Leaving Freemasonry: An ExplanationPosted by Travis Apollonius
Earlier today I surprised a few people with my announcement that I was splitting away from the Masonic fraternity. I have since received quite a few messages desiring an explanation, and that post has ended up being the most viewed post for at least the last year, so perhaps it is fair that I explain the process that got me to where I’m at a bit more in depth, although I hadn’t intended on it originally.
In early 2009, after returning from a journey that took me to various places across the U.S. including Atlanta, GA; Washington, D.C.; Charleston, SC; Baton Rouge, LA; and New Orleans, LA, I returned home to a sudden emptiness in my spiritual life that I needed to find a way to fill. By this time in my life I had long since rejected the Christianity of my family, but began to desire to find some framework for a spiritual life for myself. Through this process, which developed out of an interest in my earlier life in neopaganism, shamanism, and various forms of alternative spirituality, I began to explore the ancient mystery cults, the Western Esoteric Tradition, and I began to discover an entire world of secret societies and magical orders dedicated to studying the occult sciences, and I began to notice that many of the great occultists and esotericists of the 19th and early 20th century all seemed to share a common link to Freemasonry. I considered seeking out membership in a variety of other organizations including the Hermetic Order of the Golden Dawn, Builders of the Adytum, Servants of the Light, the Theosophical Society, and a string of so-called Rosicrucian orders, but ultimately I decided that since all of the systems seemed to have some kind of link or another to Freemasonry, the deepest well of ancient wisdom would be found within the teachings of Freemasonry.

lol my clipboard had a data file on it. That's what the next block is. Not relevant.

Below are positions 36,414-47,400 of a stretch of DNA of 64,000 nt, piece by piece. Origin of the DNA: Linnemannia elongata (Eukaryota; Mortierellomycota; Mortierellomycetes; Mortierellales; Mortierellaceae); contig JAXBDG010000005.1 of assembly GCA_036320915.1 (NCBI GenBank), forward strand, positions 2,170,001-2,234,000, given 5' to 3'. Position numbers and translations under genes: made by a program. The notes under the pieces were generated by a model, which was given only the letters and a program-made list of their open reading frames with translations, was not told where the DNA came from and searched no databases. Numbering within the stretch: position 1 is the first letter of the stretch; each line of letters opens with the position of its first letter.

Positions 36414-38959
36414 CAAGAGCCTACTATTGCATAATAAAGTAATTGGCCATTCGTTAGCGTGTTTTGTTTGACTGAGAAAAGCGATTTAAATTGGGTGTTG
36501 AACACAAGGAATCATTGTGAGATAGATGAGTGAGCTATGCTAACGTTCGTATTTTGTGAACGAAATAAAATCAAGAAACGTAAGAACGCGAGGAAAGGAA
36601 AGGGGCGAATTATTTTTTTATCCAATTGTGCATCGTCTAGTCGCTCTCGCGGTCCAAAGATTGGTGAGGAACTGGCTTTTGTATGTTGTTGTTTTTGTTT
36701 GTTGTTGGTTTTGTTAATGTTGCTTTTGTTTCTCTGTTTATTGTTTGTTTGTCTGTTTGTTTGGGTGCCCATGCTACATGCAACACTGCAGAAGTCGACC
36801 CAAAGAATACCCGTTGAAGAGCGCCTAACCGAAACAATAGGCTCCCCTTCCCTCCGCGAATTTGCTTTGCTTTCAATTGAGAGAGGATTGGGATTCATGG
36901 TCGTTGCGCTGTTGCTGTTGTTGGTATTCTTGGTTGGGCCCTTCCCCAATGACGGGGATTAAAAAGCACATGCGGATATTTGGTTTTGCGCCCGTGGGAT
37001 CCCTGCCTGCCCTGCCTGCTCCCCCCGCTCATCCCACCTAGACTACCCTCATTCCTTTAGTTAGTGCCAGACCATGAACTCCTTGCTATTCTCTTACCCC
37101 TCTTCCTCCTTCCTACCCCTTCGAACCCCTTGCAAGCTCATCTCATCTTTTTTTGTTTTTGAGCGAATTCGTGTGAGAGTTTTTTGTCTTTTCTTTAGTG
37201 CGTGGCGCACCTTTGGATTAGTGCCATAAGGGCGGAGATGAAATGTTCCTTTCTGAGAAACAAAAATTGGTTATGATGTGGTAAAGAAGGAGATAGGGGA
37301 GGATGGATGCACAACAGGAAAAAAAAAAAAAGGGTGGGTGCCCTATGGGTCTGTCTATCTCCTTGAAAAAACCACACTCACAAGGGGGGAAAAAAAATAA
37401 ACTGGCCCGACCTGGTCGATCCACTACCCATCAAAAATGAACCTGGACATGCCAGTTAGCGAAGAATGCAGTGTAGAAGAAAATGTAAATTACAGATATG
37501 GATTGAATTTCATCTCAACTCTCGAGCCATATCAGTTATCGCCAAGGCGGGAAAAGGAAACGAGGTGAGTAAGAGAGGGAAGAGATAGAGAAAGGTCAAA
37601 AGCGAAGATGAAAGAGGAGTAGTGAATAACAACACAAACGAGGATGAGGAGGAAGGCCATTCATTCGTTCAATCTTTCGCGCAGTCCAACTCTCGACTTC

As I progressed through the three degrees of the Blue Lodge and became an inactive member of the Royal Arch and a fairly active member of the Scottish Rite and the Knights of St. Andrew within the Scottish Rite, I also became a part-time employee of the local Scottish Rite building doing security for building rentals. I had found myself in a lodge that specialized in esoteric thought, and with my own studying that I had been doing on the side, I was very much on the path toward learning about those things which had got me interested to begin with.
At the same time, my own spiritual journey evolved, as I explored Islam — especially the more mystical aspects such as Sufism — along with Judaism and eventually Christianity. I had never really expected that I would be comfortable with Christianity, and quite frankly the concept of Jesus frightened me because of my own religious wounds from youth. In December, however, I suddenly felt an unexplainable urge to learn to pray the Hail Mary, and then how to pray the Rosary, and I began to develop a deep love and devotion to the Blessed Virgin Mary, who in turn brought me into a repaired relationship with her son, Jesus Christ. Praying the Rosary several times a day became a regular practice which brought me much joy, but as this process unfolded I began to feel more and more distant from the esoteric interests of my past. As the Tyler at my Lodge, I felt an obligation to continue to show up, but my heart increasingly was pulled further and further away from Masonry.